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Immunization for Youth 

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Vaccines are an important part of healthy growth and development. Think of them the same way you would healthy eating, physical activity, or proper sleep.

Vaccines are a proven and safe way to prevent serious infections. Although we rarely see most of these diseases in Canada now, they still exist. If we stop vaccinating children, these diseases will return. Vaccines sometimes even prevent death.

Vaccines help your body to help itself. Your body will make antibodies when you get a vaccine. Antibodies help your immune system to identify and destroy a virus. This will protect your child and those around them.

Most vaccines are given by injection. Some are given orally (in the mouth). New types of vaccines, such as nasal sprays and skin patches, make them less painful for some patients.

What vaccines do my youth (12 to 18 years) need?

There are 3 times when your youth may need a vaccine: 

Grade 7

In Grade 7, your child will be offered:

2 doses of a Hepatitis B vaccine 

1 dose of a meningococcal disease vaccine (called ACYW or Menactra®)

NEW for the 2016-2017 School Year

2 doses of Human Papillomavirus (HPV) vaccine  (called Gardasil) for boys and girls

You will receive a consent form from Ottawa Public Health when your youth needs a vaccine. Students need a signed consent to get the vaccine. Students are old enough to give consent for the vaccines but usually co-sign along with their parent(s). Make sure that you and your youth sign and return your youth's form before their vaccine clinic. Students in grade 7 this school year are eligible to receive the HPV vaccine until the end of Grade 12. If you happen to miss a clinic, there are catch-up clinics. They are by appointment only. Call Ottawa Public Health at 613-580-6744 if you need to schedule one for your youth.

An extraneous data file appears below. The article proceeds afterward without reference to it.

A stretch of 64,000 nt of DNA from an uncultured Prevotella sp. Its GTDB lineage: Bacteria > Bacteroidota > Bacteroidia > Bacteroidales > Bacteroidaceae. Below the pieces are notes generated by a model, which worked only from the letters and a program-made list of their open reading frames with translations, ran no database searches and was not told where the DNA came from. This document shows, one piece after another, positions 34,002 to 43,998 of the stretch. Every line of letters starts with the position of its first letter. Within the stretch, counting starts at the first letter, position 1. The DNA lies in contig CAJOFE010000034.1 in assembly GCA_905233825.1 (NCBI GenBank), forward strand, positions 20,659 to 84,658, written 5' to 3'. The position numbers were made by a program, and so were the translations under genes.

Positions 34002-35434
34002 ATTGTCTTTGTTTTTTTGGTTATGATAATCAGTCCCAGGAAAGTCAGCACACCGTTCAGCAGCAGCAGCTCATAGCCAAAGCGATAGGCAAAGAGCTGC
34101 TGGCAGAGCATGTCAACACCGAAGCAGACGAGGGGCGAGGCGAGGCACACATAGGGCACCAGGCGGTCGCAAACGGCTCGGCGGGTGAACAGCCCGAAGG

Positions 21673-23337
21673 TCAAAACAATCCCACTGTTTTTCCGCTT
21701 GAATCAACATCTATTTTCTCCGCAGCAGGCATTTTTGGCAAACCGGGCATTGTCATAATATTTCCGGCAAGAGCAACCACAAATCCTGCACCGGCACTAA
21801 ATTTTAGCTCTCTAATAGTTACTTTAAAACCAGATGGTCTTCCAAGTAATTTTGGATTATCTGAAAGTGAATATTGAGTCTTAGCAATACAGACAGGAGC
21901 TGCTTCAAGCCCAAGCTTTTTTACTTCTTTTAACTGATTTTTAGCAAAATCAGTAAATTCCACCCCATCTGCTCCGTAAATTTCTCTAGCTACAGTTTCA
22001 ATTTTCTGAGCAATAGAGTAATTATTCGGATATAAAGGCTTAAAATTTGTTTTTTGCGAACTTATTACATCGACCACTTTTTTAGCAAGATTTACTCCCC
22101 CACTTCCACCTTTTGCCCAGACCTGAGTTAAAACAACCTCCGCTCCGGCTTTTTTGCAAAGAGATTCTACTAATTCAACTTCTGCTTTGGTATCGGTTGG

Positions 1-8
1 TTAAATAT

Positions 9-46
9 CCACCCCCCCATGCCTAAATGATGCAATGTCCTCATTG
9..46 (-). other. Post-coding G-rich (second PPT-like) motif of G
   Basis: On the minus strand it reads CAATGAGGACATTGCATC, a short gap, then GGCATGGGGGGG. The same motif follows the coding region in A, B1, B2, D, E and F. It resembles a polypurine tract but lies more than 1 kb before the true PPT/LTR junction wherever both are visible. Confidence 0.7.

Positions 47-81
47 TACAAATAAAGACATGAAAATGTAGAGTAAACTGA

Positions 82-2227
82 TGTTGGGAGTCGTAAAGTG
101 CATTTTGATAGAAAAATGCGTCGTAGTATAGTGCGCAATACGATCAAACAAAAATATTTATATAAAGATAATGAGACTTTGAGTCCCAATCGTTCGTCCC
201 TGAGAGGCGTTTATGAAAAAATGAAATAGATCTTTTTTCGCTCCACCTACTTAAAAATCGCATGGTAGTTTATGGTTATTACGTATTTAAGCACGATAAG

Stay in the know. Learn more about Hepatits BMeningococcal disease and Human Papillomavirus (HPV) vaccine.

Check to see the school immunization clinic schedule.

Grade 8

For the 2016-2017 school year only, girls in Grade 8 will be offered the Human Papillomavirus (HPV) vaccine.

You will receive a consent form from Ottawa Public Health when your daughter is eligible for this vaccine. Students need a signed consent to get the vaccine. Students are old enough to give consent for the vaccines but usually co-sign along with their parent(s). Make sure that you and your youth sign and return your youth's form before their vaccine clinic.

If you happen to miss a clinic, you can wait for the next school clinic or there are catch-up clinics. They are by appointment only. Call Ottawa Public Health at 613-580-6744 if you need to schedule one for your daughter.

Stay in the know. Learn more about Human Papillomavirus (HPV).

Check to see the school immunization clinic schedule.

Between the ages of 14 and 16 years

Your youth needs a booster shot for Diphtheria, Tetanus, Pertussis and Polio (DTaP-IPV) Vaccine (PDF). They will need this booster vaccine between the ages of 14 and 16 years. This will depend when they got their first vaccine. Your child will get this first vaccine between the ages of 4 and 6 years. Check your youth's immunization record to find when your youth was vaccinated.

The Tdap vaccine is not given in schools. You will need to get it from your healthcare provider. If you do not have a healthcare provider, you can get it from a walk-in clinic.

Report all your youth's vaccinations to Ottawa Public Health. This includes those given by your healthcare provider. Ottawa Public Health keeps a record of your child's vaccinations to help protect public safety. This is important if there is ever a disease outbreak.

Learn more about the Diphtheria, Tetanus, Pertussis and Polio (DTaP-IPV) Vaccine (PDF).

Stay in the know. Learn more about TetanusDiphtheria, and Pertussis.

Your youth's immunization record

Keep a record of your child's immunization. Your youth's doctor will give you a record of all your child's vaccinations. Update their little yellow book each time your youth gets a vaccination.  

This record is important. Keep it in a safe place with other documents, like birth certificates and passports. 

You may need your immunization record for:

Traveling to countries where the diseases are common